EPA Preemptive Strike on Car Mileage Seen Forcing Trump’s HandBy and
Ford decries ‘lame-duck’ administration’s stepped-up timing
Action sets up potential conflict with Trump administration
The U.S. Environmental Protection Agency moved to cement existing fuel-economy and emissions targets before President-elect Donald Trump takes office with a proposal that automakers blasted as "eleventh-hour politics."
The auto industry is “well positioned” to meet the 2022-2025 standards, the EPA said in signaling its intention to keep those requirements intact months earlier than expected. The agency’s action still must be finalized after a 30-day comment period that would close before Trump’s inauguration, but it could be undone by the new administration.
The move won an immediate rebuke from American automakers including General Motors Co., which was helped back from bankruptcy through the U.S. government’s multibillion-dollar Automotive Industry Financing Program during the 2009 financial crisis.
"It is deeply disappointing that eleventh-hour politics in a lame-duck administration has short-circuited a data-driven process for developing regulation," said Ziad Ojakli, group vice president of government and community relations at Ford Motor Co., which didn’t go into bankruptcy during the crisis. “Ford and the industry stand ready to work with the next administration and Congress to find a way forward.”
The Alliance of Automobile Manufacturers, the industry’s main trade group, denounced the EPA’s action as an “extraordinary and premature rush to judgment.”
But Obama administration officials and environmentalists took a starkly different view, insisting there’s no reason to slow down because automakers have the technology to meet the targets now.
“It’s clear from the extensive technical record that this program will remain affordable and effective,” EPA Administrator Gina McCarthy said in a statement. “This proposed decision reconfirms our confidence in the auto industry’s capacity to drive innovation and strengthen the American economy while saving drivers money at the pump and safeguarding our health, climate and environment.”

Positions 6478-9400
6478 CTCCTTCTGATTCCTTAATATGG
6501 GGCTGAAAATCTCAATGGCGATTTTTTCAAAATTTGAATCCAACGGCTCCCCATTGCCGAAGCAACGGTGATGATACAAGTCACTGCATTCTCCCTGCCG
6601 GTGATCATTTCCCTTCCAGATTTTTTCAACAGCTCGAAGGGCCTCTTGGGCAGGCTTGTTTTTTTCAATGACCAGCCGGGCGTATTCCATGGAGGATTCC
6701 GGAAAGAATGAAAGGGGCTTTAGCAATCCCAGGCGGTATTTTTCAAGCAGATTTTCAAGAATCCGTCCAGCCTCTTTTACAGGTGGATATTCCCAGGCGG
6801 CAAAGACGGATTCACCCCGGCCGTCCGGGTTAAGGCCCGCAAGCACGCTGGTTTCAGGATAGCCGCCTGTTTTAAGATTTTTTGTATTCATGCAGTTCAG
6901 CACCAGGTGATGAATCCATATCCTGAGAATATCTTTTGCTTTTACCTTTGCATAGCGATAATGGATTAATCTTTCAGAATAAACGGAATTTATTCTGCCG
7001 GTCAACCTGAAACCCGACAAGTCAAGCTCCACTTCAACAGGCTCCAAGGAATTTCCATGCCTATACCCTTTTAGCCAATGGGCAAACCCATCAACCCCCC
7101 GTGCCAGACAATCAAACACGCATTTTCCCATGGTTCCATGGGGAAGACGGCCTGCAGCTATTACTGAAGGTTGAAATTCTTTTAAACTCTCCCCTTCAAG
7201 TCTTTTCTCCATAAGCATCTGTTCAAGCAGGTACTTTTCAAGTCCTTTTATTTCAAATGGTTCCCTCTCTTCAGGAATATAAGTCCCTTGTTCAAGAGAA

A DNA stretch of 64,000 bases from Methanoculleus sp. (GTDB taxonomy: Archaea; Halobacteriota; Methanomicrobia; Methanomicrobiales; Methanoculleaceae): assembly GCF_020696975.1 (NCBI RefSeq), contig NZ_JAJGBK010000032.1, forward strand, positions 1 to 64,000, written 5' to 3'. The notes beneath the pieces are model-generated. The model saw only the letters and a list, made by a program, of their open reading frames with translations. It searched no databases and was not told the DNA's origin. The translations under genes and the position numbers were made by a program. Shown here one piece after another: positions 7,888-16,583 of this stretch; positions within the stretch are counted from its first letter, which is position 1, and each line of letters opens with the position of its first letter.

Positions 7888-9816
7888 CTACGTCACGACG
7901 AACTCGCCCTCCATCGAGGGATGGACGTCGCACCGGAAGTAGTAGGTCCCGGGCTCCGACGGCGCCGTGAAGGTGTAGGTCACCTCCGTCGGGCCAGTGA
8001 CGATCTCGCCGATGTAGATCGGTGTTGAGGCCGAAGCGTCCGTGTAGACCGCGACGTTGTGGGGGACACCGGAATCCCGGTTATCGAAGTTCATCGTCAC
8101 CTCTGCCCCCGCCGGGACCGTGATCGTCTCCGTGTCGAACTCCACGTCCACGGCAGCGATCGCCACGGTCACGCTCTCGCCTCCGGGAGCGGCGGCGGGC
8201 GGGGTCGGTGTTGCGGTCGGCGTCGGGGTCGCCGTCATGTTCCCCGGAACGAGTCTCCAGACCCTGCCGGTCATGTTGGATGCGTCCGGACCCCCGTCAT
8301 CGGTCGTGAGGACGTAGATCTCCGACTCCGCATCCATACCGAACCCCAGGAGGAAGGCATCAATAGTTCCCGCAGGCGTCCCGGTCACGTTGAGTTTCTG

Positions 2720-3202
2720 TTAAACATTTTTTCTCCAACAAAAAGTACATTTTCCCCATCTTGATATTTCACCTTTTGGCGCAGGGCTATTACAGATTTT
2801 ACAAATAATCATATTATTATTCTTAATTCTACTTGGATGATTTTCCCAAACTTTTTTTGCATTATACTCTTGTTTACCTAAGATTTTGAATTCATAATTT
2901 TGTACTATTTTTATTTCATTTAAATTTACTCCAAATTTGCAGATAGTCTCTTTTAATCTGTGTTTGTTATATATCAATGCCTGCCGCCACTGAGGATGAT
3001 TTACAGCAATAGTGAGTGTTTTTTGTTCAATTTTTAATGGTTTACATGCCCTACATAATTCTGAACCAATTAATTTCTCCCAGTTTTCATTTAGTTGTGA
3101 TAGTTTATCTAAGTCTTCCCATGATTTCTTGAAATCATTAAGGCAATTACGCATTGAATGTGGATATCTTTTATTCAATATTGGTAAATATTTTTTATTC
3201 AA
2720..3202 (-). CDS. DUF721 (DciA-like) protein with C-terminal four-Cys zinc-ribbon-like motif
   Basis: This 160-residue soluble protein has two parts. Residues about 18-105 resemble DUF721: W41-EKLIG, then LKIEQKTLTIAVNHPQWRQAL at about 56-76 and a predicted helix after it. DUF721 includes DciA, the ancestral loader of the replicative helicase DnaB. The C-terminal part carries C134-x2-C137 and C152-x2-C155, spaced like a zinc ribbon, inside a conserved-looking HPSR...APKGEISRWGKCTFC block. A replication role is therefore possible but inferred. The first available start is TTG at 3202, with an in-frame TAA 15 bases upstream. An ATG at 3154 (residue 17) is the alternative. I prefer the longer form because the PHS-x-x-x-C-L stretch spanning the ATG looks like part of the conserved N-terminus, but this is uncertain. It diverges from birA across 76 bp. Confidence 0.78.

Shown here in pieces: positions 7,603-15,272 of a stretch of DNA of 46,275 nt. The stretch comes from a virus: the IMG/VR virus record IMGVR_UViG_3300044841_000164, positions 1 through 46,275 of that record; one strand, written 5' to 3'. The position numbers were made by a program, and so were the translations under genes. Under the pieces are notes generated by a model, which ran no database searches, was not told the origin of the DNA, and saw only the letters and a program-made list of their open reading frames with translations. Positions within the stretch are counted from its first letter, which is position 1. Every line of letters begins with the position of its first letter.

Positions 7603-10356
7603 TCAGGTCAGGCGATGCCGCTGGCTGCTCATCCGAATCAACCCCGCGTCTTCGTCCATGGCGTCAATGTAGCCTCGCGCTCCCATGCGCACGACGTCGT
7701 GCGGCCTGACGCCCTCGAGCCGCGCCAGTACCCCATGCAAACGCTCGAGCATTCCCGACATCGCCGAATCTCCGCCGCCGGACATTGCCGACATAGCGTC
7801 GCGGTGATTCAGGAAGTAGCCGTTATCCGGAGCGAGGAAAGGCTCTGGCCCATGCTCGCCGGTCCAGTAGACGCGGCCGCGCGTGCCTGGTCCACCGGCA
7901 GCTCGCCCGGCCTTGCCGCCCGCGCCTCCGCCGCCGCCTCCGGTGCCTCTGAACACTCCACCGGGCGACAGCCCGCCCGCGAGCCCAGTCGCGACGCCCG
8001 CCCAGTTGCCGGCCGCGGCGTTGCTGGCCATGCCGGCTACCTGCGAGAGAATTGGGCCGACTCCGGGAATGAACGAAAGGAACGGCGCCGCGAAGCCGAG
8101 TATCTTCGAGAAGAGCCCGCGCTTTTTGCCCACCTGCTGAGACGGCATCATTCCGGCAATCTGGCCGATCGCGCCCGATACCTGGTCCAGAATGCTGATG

McCarthy’s comment echoes a technical assessment report issued in July by the EPA, the National Highway Traffic Safety Administration and the California Air Resources Board. The agencies expressed an optimistic view about the industry’s ability to comply with Obama’s targets, which would boost average fuel economy in the U.S. to 50.8 miles per gallon by 2025, from 35.3 currently.
It is not clear how the Trump administration will address the issue. Trump has promised to rescind “job-killing” regulations, and Republican leaders in the House have warned agencies they will take a critical view of any regulations issued in the waning days of the Obama administration. The incoming administration and Congress have wide latitude to repeal or force changes in newly finalized rules and executive actions.
Trump’s transition team didn’t immediately respond to e-mail requests for comment on the EPA proposal.
The EPA’s earlier technical assessment laid the foundation for keeping or tightening the standards and could make it tougher for the Trump administration to justify moving lower.
“The Trump administration may now have to explain to environmentalists why -- in light of today’s proposed determination -- the ‘feasible’ original standards should be loosened,” g1ClearView Energy Partners LLC told clients in a research note.
Senator John Thune, a Republican from South Dakota who heads the Commerce, Science and Transportation Committee, vowed scrutiny of "how this bears on the economy and the price for automobiles."